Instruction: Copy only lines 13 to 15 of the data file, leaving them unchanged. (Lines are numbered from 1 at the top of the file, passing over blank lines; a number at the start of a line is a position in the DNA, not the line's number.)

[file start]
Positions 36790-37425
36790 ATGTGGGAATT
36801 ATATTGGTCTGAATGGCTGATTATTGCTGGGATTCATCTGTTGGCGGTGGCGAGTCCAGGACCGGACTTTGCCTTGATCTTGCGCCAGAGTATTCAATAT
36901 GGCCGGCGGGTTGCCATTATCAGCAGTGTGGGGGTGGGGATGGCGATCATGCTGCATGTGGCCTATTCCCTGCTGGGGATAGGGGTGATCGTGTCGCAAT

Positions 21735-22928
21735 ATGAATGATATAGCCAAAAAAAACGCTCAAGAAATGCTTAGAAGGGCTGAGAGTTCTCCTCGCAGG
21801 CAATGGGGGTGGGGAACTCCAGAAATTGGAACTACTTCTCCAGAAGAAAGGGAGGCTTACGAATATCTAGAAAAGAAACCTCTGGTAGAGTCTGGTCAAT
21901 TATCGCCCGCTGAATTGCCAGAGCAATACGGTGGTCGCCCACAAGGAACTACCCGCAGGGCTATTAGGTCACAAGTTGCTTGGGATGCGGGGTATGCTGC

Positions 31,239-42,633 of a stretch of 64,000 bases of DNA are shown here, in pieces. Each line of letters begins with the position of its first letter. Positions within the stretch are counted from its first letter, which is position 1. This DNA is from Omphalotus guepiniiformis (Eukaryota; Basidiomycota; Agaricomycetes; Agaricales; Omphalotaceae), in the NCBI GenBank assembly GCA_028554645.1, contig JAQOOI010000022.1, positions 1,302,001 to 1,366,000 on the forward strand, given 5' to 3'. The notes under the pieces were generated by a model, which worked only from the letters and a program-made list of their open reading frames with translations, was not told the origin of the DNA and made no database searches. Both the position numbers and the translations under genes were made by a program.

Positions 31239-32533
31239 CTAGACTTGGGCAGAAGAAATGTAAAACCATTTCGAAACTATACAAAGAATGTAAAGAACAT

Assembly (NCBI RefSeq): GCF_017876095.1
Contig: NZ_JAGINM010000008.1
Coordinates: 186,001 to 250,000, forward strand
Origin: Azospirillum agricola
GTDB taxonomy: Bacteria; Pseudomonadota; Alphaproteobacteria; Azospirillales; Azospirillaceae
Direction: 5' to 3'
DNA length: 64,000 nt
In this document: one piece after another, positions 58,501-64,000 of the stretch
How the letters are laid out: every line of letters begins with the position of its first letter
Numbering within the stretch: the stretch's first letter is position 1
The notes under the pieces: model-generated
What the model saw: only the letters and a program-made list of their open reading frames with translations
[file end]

Contig: NZ_JAGINM010000008.1
Coordinates: 186,001 to 250,000, forward strand
Origin: Azospirillum agricola